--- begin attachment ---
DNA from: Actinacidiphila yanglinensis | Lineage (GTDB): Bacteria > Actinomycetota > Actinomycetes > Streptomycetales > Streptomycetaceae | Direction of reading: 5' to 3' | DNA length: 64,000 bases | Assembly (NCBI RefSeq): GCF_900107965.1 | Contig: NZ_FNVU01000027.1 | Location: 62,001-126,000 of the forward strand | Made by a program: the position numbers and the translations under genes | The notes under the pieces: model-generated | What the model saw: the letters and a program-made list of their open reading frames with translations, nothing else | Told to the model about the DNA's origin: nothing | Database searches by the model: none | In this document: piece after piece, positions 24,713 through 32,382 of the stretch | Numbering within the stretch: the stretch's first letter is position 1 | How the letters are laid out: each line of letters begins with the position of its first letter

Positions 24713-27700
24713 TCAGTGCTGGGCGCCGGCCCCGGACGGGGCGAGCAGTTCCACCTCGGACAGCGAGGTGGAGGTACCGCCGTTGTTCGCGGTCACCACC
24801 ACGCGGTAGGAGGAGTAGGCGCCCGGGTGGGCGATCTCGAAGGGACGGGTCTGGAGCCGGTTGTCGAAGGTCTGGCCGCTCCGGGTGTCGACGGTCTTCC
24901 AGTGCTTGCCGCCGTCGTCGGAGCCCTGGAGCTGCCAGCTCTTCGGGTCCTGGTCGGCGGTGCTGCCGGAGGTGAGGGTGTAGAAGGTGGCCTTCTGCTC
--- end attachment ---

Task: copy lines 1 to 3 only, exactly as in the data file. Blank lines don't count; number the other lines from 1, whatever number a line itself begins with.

DNA from: Actinacidiphila yanglinensis | Lineage (GTDB): Bacteria > Actinomycetota > Actinomycetes > Streptomycetales > Streptomycetaceae | Direction of reading: 5' to 3' | DNA length: 64,000 bases | Assembly (NCBI RefSeq): GCF_900107965.1 | Contig: NZ_FNVU01000027.1 | Location: 62,001-126,000 of the forward strand | Made by a program: the position numbers and the translations under genes | The notes under the pieces: model-generated | What the model saw: the letters and a program-made list of their open reading frames with translations, nothing else | Told to the model about the DNA's origin: nothing | Database searches by the model: none | In this document: piece after piece, positions 24,713 through 32,382 of the stretch | Numbering within the stretch: the stretch's first letter is position 1 | How the letters are laid out: each line of letters begins with the position of its first letter

Positions 24713-27700
24713 TCAGTGCTGGGCGCCGGCCCCGGACGGGGCGAGCAGTTCCACCTCGGACAGCGAGGTGGAGGTACCGCCGTTGTTCGCGGTCACCACC